2013 Beauty of a Woman Blogfest – Comfortable in My Own Skin


beauty of a woman 2013

This blogfest is hosted by August McLaughlin.

I’m probably one of the few women in the world who doesn’t like wearing make-up. I have a few reasons for this, some more “mechanical”, and some more philosophical. Let me give you a bit of background, though.

I remember wearing (in the very loosest of terms) make-up as a small child. Do you remember those cheapo little make-up kits you found in the kids section of the dollar store? Yeah, things like that. I’m 99% sure I looked more like a clown than a young girl when I got my hands on those.

But, a little closer to puberty, my mom laid down a hard-and-fast rule: her daughters would not be allowed to wear make-up on a regular basis until they were 15 years old.

I really hadn’t been interested in wearing make-up (other than for ‘dress-up’) until I was about 11 or 12. So when mom laid that rule out, I was not happy.

I didn’t understand why all my friends at church were allowed to wear make-up, and I couldn’t. Now, I’m so very grateful for it (though I’m sure a major factor in my mother’s decision, besides the emotional difference it made, was the fact that we were living pretty dang near – IE: below – the poverty line and make-up is expensive).

So during those oh-so-crucial years of fluctuating hormones and peer pressure, instead of worrying about what shade my lips needed to be that day, I was still free to be a kid.

Instead of investing my time in countless hours of beauty experiments and boy-chasing, I was playing make-believe in the backyard with my sister and brother (totally almost typed ‘bother’ there *snicker*), and reading.

And then, around the time I did start wearing make-up, I became excruciatingly aware of the impossible standards my father was demanding of me. I was supposed to go to college, major in something I knew I wouldn’t enjoy (math, or accounting, or pre-med), and become “successful”*. But, I was informed, I couldn’t expect any financial support from my family. In any way. And if I didn’t go to college, I would be a failure at life.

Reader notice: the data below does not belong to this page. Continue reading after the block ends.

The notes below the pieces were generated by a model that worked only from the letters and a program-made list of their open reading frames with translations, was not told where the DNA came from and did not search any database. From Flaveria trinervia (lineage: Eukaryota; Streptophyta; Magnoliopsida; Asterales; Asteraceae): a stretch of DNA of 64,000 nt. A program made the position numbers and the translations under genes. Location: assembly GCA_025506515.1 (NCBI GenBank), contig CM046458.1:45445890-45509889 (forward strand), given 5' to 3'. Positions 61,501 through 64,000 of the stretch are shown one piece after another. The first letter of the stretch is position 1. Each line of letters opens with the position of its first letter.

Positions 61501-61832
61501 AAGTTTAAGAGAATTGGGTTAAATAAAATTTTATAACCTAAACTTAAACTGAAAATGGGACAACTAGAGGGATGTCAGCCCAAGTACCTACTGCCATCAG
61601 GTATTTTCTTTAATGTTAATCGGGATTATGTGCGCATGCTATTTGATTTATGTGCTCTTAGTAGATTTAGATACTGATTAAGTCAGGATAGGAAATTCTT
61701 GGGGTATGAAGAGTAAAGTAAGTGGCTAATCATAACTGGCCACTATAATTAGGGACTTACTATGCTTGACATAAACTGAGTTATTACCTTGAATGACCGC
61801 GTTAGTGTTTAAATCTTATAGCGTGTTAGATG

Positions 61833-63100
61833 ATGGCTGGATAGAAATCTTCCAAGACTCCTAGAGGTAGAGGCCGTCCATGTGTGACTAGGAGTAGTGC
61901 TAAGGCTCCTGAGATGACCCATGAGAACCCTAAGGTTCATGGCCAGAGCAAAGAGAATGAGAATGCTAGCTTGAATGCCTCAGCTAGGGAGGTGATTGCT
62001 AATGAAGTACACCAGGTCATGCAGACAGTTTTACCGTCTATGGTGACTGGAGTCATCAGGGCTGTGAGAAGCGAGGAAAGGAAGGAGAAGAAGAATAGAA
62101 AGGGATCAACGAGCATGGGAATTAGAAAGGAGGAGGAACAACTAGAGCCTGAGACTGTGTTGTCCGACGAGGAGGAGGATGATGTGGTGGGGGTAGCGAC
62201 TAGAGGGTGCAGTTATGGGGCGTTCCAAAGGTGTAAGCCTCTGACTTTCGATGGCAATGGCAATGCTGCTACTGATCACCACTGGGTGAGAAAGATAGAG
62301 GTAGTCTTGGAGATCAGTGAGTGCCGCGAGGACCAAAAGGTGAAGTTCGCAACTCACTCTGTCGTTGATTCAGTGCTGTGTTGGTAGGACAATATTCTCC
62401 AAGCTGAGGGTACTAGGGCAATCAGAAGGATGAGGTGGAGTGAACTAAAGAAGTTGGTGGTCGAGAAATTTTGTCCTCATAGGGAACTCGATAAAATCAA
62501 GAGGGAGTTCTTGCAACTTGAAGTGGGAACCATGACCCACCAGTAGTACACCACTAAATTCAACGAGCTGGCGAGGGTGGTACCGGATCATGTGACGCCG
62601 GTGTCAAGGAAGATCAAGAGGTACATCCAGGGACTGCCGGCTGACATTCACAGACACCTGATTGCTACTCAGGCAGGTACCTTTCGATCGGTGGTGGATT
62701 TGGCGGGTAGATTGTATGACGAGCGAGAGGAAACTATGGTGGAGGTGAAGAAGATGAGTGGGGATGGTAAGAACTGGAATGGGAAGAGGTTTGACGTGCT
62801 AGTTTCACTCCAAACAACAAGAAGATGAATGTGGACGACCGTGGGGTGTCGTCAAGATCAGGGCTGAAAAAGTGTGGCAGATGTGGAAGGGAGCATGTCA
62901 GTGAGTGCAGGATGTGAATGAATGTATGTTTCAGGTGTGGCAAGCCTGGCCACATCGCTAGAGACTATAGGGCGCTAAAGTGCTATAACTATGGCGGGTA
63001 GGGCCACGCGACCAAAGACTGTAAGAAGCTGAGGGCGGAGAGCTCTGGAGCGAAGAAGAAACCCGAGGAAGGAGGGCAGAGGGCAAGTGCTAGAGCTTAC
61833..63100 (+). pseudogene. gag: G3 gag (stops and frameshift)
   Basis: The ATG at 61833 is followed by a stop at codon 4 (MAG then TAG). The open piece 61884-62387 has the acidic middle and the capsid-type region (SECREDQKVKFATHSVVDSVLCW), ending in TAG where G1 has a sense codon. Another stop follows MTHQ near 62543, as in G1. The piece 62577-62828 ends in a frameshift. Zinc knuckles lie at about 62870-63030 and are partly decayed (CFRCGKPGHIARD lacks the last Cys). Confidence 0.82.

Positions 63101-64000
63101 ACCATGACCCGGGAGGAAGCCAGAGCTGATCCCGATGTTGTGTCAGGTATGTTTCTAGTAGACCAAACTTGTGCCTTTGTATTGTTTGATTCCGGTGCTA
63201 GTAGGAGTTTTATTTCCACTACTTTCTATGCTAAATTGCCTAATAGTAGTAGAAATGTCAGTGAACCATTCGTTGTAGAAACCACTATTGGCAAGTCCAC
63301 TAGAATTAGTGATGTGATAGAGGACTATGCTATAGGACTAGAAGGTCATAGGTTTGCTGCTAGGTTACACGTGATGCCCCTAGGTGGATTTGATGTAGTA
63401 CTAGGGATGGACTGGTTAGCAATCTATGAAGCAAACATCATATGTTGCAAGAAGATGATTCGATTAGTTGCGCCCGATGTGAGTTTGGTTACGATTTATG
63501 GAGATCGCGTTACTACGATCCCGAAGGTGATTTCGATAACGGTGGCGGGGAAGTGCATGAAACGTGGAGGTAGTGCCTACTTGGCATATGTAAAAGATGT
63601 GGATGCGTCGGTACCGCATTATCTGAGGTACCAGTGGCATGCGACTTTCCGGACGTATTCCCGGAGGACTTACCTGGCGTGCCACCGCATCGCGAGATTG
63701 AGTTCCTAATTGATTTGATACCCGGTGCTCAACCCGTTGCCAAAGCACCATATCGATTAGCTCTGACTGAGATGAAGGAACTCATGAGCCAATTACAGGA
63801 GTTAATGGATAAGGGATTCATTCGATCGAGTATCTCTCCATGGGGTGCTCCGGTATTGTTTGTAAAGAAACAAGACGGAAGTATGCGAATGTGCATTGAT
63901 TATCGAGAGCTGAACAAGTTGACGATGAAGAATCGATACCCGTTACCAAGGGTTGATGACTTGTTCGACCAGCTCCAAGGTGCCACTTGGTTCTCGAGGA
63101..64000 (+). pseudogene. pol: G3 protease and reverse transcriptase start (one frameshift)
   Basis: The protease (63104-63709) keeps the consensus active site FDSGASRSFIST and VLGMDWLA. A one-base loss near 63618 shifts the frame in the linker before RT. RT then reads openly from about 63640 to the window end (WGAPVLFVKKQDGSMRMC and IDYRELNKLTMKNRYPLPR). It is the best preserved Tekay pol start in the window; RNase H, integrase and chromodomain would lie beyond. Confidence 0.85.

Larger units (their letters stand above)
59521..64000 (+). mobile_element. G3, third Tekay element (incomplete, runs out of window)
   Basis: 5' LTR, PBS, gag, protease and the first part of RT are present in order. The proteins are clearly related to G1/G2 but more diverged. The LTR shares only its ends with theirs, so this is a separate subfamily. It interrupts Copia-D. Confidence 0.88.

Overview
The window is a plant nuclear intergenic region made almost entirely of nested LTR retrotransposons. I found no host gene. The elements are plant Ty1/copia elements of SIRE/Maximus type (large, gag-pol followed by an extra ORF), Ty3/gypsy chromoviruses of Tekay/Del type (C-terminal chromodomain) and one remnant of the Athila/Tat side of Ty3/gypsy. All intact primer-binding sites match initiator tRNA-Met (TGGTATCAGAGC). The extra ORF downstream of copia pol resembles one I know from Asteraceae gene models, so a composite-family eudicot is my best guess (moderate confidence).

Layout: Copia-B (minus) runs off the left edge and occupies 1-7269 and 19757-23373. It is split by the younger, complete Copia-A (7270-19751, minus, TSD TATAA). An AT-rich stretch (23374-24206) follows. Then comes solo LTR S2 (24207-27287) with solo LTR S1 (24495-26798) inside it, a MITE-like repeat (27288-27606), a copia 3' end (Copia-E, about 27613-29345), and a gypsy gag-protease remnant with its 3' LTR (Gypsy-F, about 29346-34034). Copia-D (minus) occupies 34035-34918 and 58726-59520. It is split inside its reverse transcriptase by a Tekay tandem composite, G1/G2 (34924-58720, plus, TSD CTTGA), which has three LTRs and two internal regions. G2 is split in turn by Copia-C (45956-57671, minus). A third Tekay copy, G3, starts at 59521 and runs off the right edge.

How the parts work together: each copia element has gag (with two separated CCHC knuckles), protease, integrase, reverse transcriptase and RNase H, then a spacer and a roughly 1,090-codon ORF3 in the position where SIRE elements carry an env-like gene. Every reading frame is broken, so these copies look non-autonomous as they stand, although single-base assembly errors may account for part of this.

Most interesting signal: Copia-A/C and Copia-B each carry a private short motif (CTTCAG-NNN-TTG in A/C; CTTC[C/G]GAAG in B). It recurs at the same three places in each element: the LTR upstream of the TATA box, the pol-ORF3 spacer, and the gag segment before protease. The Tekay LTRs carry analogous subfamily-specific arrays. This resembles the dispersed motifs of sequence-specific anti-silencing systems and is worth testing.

(Because my dad didn’t finish college until just a few years ago, and he felt he had failed at life because of it. In reality, it is his unwillingness to let go of the comfort and familiarity of failure that has held him back.)

That was when I truly became aware of masks. The masks I put up for my friends – making it seem like everything was okay at home, that we were a happy family, that I admired my dad.

And all of this helped shape why I truly despise make-up these days.

I won’t say I never wear make-up, because I do. There’s been a lot of unavoidable stress in my family life lately (not from hubby), and you can tell with the dark shadows under my eyes. While I don’t wear make-up every day, I do wear it if I know I’m going to be somewhere were a camera is going to make an extended appearance.

Or to, say, awards banquets. Because formal clothes just BEG for fun make-up to go with them.

But on a day-to-day basis? Well, here are the reasons I don’t wear make-up:

1. I don’t like the way it feels on my face.

I have sensitive eyes, and wearing mascara for more than 2 hours literally makes my eyes itch. I’ve never found a foundation that sits on my skin right, either. No matter what type it is, they always dry my skin out and make it flake like crazy.

And lipstick . . . I tend to lick my lips and/or chew on them a lot. Lipstick just inevitably ends up on my teeth instead of my lips. So even when I do wear make-up, I rarely wear lipstick.

2. I don’t want to take the time to put it on.

My mornings, even on the days I’m not going anywhere, are hectic. I’m up before the crack of dawn – and I’m not even kidding. It’s everything I can do to make it to the bathroom without face-planting into a wall. Why would I want to add potential eye-stabbings to the list of morning hazards?

I have better things to be doing with my time. Like feeding the chickens, and writing. Or snuggling the kitties. But let’s face reality here: snuggling the kitties is more important than just about EVERYTHING.

3. The money.

Why do I want to pour hundreds of dollars a year into an industry responsible for animal testing, or destroying women’s self-esteem? Women are not cookie-cutter perfection, and we shouldn’t have to feel that way.

4. It makes me feel like I’m wearing a mask.